by Kevin Köser
Today is already Friday, the 21st of August and the cruise is about to reach its end. Although the last 4 weeks have been quite a while, when you are busy, time flies by quickly and on Sunday we already have to steam back to Guayaquil. The ship and the gear is runnig 24/7 and during these last days everybody wants to obtain the final (extra) bits of data with “her/his” instruments in the water.
The photo surveys of the AUV (“Tiffy”) are finished and the camera system has been unmounted to give space to the subbottom profiler for the final dives. During the last weeks Tiffy has made 9 photo survey dives, among them Tiffy’s 200th dive, which was celebrated appropriately.
During each 10h-12h dive (time at the bottom) we captured a 20 megapixel image each second, which makes up to 40000 pictures per mission. We record more photos on a single day than all previous DISCOL expeditions have captured in all years alltogether and if you would count all pixel in all images, during cruise SO-242/1 Tiffy has made the incredible number of 4 600 000 000 000 (4 trillion) optical measurements. So you might wonder who’s the poor person to evaluate all this data? Fortunately, we have computers that stitch the photographs to big maps of the seafloor, so that we dont get lost in the tons of single photographs, get a better overview and measure distances and sizes of things. I am writing the software for doing this.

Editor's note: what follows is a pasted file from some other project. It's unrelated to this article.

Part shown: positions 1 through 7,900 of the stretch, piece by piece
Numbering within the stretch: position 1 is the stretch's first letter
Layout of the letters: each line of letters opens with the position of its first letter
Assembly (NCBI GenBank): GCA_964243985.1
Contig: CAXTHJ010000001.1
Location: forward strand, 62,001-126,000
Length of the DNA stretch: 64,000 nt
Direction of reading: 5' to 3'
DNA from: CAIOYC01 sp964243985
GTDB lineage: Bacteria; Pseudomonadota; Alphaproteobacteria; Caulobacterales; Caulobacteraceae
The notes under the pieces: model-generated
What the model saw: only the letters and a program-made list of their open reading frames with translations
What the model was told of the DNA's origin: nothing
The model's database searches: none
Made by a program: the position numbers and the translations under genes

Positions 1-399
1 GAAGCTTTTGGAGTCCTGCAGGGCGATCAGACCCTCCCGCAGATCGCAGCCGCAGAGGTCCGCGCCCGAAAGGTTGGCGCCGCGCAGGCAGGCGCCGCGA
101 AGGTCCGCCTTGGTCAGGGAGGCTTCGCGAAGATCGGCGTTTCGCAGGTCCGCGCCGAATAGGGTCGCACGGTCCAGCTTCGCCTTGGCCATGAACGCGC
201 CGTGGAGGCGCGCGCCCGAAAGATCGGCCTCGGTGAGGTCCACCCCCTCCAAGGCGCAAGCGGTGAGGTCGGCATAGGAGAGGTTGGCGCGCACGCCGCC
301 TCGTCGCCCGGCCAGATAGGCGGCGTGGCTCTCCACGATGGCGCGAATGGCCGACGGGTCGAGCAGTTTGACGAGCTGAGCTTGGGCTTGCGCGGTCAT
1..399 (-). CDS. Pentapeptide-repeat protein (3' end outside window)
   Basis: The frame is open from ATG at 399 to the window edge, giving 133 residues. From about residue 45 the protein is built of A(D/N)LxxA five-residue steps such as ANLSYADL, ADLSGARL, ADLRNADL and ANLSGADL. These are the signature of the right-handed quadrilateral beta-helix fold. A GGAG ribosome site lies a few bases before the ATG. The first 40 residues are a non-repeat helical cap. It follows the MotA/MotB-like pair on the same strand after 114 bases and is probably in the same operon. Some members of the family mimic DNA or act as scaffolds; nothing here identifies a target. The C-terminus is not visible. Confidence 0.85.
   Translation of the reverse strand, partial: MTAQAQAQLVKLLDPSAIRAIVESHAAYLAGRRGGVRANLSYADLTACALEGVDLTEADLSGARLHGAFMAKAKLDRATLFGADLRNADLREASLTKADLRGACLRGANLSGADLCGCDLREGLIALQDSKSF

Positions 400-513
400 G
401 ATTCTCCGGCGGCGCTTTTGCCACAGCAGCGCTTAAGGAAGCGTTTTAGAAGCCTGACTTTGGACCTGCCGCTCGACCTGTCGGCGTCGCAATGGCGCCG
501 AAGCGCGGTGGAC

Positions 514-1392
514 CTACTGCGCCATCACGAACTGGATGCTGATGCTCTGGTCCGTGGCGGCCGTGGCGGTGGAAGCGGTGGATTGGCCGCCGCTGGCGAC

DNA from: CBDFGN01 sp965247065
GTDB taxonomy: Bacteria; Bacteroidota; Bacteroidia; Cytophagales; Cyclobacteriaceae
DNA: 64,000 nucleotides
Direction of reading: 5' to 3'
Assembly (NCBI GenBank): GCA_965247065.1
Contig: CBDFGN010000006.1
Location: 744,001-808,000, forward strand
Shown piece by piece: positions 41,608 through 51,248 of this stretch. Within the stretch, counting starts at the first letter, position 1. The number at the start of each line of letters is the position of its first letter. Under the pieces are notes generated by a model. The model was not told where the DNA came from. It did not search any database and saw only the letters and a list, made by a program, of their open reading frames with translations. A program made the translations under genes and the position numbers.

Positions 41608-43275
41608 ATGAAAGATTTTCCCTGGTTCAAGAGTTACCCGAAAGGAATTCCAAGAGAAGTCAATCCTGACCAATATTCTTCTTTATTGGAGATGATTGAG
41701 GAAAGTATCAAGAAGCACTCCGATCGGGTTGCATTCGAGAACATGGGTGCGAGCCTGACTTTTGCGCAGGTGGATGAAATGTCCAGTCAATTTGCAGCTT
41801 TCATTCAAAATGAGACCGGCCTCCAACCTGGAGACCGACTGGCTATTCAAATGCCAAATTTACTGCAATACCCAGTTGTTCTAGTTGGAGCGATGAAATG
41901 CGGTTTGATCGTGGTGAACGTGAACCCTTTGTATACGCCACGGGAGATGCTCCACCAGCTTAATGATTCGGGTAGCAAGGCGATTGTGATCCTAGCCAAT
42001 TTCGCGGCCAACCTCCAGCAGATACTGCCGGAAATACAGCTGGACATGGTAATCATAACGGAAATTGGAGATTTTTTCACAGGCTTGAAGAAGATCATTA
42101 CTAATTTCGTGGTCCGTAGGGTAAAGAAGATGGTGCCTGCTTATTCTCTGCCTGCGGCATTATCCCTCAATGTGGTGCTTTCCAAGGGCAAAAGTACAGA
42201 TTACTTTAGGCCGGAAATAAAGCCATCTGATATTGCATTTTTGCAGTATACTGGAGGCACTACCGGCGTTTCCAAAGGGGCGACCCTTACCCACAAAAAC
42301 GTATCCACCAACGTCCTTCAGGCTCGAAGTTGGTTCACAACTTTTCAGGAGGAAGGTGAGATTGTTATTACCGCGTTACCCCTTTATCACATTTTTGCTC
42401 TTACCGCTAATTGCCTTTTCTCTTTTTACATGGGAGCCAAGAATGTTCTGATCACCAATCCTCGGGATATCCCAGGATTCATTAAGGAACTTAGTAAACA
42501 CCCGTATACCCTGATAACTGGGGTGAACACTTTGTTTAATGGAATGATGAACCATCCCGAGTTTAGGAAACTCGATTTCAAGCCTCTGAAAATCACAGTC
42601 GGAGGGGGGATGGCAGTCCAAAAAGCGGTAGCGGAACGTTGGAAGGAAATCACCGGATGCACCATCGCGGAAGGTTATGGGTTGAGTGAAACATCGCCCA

In the picture at the top, you can see the 1989 disturbance tracks (after 26 years!), and also the positions where our gear like multi-corer, gravity-corer and box-corer hit the ground. Onboard we compute a quick preview mosaic and take all the image data home, where photogrammetry, annotation, classification and interpretation will go on. So, the cruise is almost over, but the work is just starting …
See you soon,